Yesterday, I wrote about and ranked the men who made this Springs Classics season so memorable, despite not adding that precious victory to their palmares. Today it’s the turn of the women, and it’s been a decidedly difficult task to analyse this for complex reasons that I will try to unpick before I unveil my top picks for the heroes of the classics who didn’t win a race.
It's complicated, OK?
In the men’s field a very clear hierarchy has presented itself over the past couple of seasons, but this year in particular it's been almost a given that a small set of riders will dominate, while the rest fight for podium spots. Subsequently, working out of the ‘best of the rest’ was kind of, sort of, straightforward.
It's not quite the same in the WWT. Whilst team dominance is absolutely playing a role in the women’s peloton, as has been evident from the raft of wins for Team SD Worx so far this season, there have also been some outlying results which have skewed the statistics, along with some top riders arguably under-performing to the point where it feels disingenuous to award them ‘unsung hero’ status when they might view their classics campaign as a disappointment.
With a smaller field, and smaller teams, the women can less afford to specialise than the men, and the result is a broad collection of ‘best of the rest’ riders, many of whom have good results both on the cobbles and the hills of the Ardennes, and resulting in a much trickier process to separate them out.
SD Worx won all but four of the one-day races ranked Pro level and above, and of the four they did not win, all were won by riders you could confidently call ‘underdogs’ (more on that later). So despite the dominance of SD Worx, the rest of the women’s peloton can truly believe that there are chances for them to win, and that not everything will always go the way of Vollering, Kopecky and co. So where does this leave everyone else in the grand scheme?
The top 10 riders who didn’t win a Spring Classic…
It’s an arbitrary number, but it does represent how broad the spread of competitive women currently is – and this despite the staggering fact that SD Worx occupied 43% of all possible podium places this Spring, proving their strength in depth is quite frankly ridiculous.
I’ve factored in prestige of race, expectation, team support and consistency in my super-mega-mathematically rigorous system to determine the order here, please take it with a pinch of salt.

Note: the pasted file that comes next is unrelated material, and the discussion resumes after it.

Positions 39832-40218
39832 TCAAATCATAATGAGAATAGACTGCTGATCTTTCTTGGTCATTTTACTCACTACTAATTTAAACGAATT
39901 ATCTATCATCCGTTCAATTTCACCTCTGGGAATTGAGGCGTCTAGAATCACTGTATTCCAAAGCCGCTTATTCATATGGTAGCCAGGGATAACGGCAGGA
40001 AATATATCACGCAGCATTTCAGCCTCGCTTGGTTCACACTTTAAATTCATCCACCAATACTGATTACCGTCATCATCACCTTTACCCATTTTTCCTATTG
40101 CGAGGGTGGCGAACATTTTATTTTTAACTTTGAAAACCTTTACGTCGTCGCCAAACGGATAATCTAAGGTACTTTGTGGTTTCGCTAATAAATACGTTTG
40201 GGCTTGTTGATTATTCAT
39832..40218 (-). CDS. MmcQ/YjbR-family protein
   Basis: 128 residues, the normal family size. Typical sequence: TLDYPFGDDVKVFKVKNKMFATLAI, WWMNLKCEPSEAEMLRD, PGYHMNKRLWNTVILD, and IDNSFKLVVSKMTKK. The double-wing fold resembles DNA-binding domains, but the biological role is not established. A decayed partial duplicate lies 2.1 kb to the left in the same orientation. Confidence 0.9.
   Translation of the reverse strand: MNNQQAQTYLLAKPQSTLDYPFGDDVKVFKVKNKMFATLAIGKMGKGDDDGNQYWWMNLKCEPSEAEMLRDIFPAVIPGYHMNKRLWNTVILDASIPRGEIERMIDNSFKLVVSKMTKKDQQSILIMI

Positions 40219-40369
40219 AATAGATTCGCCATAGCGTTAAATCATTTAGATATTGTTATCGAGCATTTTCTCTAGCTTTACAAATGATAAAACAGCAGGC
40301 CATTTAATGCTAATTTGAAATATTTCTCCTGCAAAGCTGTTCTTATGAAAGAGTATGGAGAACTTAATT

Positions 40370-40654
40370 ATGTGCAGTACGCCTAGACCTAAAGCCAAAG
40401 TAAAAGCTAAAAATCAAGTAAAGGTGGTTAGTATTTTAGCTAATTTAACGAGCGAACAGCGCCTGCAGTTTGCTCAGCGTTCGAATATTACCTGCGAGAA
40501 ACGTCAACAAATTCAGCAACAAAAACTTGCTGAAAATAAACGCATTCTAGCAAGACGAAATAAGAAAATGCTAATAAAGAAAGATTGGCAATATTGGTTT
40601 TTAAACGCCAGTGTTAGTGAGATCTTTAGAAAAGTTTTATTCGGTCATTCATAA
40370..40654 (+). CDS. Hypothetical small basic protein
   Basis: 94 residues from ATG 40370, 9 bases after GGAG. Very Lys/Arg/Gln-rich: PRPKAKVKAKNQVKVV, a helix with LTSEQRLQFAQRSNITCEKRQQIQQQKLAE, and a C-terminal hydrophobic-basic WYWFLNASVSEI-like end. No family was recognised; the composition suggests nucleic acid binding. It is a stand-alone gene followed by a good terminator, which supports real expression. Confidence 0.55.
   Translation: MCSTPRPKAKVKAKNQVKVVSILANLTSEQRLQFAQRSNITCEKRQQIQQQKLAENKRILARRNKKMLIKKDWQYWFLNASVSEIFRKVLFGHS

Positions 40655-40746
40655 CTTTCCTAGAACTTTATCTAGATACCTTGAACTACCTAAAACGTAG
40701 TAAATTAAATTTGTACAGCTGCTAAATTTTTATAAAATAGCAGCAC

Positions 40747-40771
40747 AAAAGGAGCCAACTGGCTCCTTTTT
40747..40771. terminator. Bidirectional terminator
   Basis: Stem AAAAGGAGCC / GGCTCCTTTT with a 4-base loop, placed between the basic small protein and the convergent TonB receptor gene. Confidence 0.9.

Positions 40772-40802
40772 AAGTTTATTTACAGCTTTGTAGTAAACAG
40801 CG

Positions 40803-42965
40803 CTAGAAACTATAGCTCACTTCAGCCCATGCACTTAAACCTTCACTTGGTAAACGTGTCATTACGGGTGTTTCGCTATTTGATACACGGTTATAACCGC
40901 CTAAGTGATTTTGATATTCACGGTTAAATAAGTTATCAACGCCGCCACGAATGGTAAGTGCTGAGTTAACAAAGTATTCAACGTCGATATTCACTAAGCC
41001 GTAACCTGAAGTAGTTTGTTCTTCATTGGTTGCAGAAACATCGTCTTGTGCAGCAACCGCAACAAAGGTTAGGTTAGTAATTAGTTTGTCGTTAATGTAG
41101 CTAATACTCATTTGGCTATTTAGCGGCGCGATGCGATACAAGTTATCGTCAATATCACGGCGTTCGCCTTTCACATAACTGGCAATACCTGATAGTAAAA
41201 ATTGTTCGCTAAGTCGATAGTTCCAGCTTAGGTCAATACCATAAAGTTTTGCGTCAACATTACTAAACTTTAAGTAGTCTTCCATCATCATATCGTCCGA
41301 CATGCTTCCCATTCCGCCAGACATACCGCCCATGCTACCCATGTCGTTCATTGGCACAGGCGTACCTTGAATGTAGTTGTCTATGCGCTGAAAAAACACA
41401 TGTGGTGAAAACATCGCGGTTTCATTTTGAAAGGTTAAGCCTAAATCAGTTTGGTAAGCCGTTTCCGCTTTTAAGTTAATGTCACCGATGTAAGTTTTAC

1.Liane Lippert (Movistar)
BEST RESULTS: La Flèche Wallonne Femmes (2nd); De Brabantse Pijl (3rd); Strade Bianche (7th); Dwars Door Vlaanderen, Liège–Bastogne–Liège Femmes (8th)
There’s no doubt that one woman rises above the rest when it comes to heroes of the classics season without a win. The German champion has always promised much but is in the form of her life in 2023, a worthy successor to the outgoing Annemiek van Vleuten. While these are impossibly huge shoes to fill, Lippert has proven her consistency, strength and willingness to attack at every race she has ridden this spring.
For her troubles, she’s achieved two podium places and a further three top 10 spots, and has just generally been at the pointy end of everything, attacking, threatening, and generally exceeding expectation, proving herself a true contender and force to be reckoned with. Wins are coming her way, and sooner rather than later.
2. Elisa Longo Borghini (Trek-Segafredo)
BEST RESULTS: Liège–Bastogne–Liège Femmes (2nd); Tour of Flanders (3rd); Omloop Het Nieuwsblad (10th)
I agonised over this decision as on paper, ELB’s results are arguably stronger than Lippert’s: podium places at two Monuments despite the Italian suffering from covid earlier in the season.
Without this, she may have had something to say about the SD Worx dominance, and been able to challenge more fiercely, but it’s impossible to know. It’s still a strong output from the winner of the UAE Tour, who will have ambitions to challenge at the Grand Tours with her outrageously strong Trek team. Overall, Lippert had the edge for me as she exceeded expectation where ELB, perhaps, fell somewhat short of it.